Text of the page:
Unnecessary Observations about Netflix’s Bleach

These are all of the observations I made whilst watching Bleach that weren’t really relevant to the written review.

The following dotpoints are the thoughts I had and jotted down at random–they’re not overall useful, but hey, I thought they were note-worthy enough to post. Unless you’ve watched live-action Bleach, you may not totally understand what’s being said.

  • Is that Johnny Yong Bosch as Ichigo in the English dub? I think I may just like this movie.
    • Hell, I think I may like this anime.
  • As a casual viewer, it’s hard to keep a straight face when experiencing some of this dialogue. This is the glory of anime, honestly.
    • Note to self: watch the damn anime.
  • Fuck, this film’s hysterical. They picked a strong English voice cast.
  • This film is . . . very hands-on. Between Ichigo’s father knocking him around, to Rukio’s “training”, I feel kind of bad for Ichigo. Even if his pain is for my mild and concerning enjoyment. It’s satisfying to see him kick some ass by the time the film’s over.
    • And even then, the film ends with his ass handed to him. So I ended the film feeling unsatisfied on his behalf.
  • It’s incredibly convenient that Ichigo chooses not to tell Rukio that Uryū just tried to kill him and may have been the cause of the Hollow in the park. It’s not as if Ichigo would not have made that assumption (Uryū practically snaps his fingers and tells him he’ll make him use his Reaper powers, for fuck sake). Considering he’s only in this mess because Rukio inadvertently got him involved, there is no reason for him not to expect her to get him un-involved.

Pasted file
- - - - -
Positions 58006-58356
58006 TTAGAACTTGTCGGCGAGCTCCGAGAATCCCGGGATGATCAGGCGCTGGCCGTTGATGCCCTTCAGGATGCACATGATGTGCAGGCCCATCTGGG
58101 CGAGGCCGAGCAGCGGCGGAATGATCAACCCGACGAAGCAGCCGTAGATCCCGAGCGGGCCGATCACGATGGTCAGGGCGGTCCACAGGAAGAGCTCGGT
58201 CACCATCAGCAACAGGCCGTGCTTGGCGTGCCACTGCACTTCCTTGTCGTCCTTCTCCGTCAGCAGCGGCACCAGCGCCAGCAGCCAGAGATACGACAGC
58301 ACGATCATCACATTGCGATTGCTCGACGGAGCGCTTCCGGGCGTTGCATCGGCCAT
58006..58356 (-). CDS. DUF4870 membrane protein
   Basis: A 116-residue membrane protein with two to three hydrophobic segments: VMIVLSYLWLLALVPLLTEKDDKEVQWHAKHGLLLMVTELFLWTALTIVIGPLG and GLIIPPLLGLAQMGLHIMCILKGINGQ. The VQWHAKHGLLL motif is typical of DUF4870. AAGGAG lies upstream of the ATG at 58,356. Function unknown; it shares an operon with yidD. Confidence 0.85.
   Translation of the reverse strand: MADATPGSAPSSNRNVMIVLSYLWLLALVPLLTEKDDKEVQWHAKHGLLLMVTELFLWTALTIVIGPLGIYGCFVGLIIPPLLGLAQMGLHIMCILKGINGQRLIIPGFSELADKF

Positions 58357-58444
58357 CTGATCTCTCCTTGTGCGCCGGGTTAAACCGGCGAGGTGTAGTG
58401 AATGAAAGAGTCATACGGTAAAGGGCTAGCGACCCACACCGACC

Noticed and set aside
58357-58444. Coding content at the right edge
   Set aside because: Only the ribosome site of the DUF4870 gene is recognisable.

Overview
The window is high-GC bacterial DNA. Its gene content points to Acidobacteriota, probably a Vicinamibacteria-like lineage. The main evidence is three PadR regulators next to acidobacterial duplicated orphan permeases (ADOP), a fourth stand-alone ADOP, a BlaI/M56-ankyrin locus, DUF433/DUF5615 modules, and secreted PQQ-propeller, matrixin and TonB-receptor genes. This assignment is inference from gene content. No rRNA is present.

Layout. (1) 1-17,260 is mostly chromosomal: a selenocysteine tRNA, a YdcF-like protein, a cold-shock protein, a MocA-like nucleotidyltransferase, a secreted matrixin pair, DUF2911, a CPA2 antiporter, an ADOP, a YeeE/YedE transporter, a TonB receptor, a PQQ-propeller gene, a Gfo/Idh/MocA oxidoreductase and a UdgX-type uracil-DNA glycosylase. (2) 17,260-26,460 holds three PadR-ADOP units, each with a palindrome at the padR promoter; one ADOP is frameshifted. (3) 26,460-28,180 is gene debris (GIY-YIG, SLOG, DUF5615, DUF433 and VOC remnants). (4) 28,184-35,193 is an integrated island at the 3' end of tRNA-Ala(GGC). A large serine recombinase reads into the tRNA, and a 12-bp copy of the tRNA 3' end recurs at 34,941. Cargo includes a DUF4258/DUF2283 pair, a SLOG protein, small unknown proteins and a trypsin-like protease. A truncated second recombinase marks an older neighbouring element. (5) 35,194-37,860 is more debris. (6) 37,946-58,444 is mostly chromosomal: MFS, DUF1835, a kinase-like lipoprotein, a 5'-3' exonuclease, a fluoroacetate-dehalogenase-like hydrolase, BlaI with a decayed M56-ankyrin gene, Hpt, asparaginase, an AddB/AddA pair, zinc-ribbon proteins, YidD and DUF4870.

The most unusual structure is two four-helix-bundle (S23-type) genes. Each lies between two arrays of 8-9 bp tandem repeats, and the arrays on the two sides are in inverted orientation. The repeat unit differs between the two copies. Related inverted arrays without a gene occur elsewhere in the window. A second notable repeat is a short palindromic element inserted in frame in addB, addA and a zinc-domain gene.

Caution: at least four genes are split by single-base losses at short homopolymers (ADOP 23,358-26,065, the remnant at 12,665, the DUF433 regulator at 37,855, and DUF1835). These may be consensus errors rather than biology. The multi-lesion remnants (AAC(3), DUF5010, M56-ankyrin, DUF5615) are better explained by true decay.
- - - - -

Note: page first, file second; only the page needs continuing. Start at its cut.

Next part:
• Kids, don’t rub water from random vials in your pocket on deadly open wounds. Even if those wounds aren’t technically on your real body. I don’t care if Bleach says it’ll definitely heal your wounds–it will not.
  • Ichigo’s father: Don’t bring home any girls!
    • Also Ichigo’s father: Okay, you can bring home girls, but only if they drag your possibly-dead-ass home, first!
  • Is the whole “hey guys! Did you hear about Ichigo! He was in an accident!” “OMG what happened!?!” “He died, dead on the spot” thing a running gag? Whatever it is, I love it and the English cast should be commended for its delivery.
  • Wait, how would Ichigo know Uryū would be in a random fast food joint?
  • There’s a point at the tail-end of the monologue scene between Rukia and her brother where you realize that for a small period of time, Ichigo is no longer relevant, and he has to be re-inserted into the film’s plot so to kick-start his training montage and continuation of his hero’s journey. It’s almost as if the writers accidentally wrote themselves into a corner, and had to use what might be an anime plot line to get them out.
  • Did anyone else get a weird Elektra (2005) feel? The mother Hollow being kind of . . . vine? . . . like? . . . didn’t help that nostalgia.
  • It’s surprisingly refreshing to see a family having a bright conversation about memorials. It gives Ichigo’s family a realistic feel–their father is making do with what he has and is keeping things optimistic for his teenage son and young daughters.
  • “Can you go down the hill to the vending machine to get drinks, Ichigo”–are you seriously telling me, kids, that your father packed beer to share with your deceased mother, but you guys conveniently forgot to pack any other kind of drink for your picnic?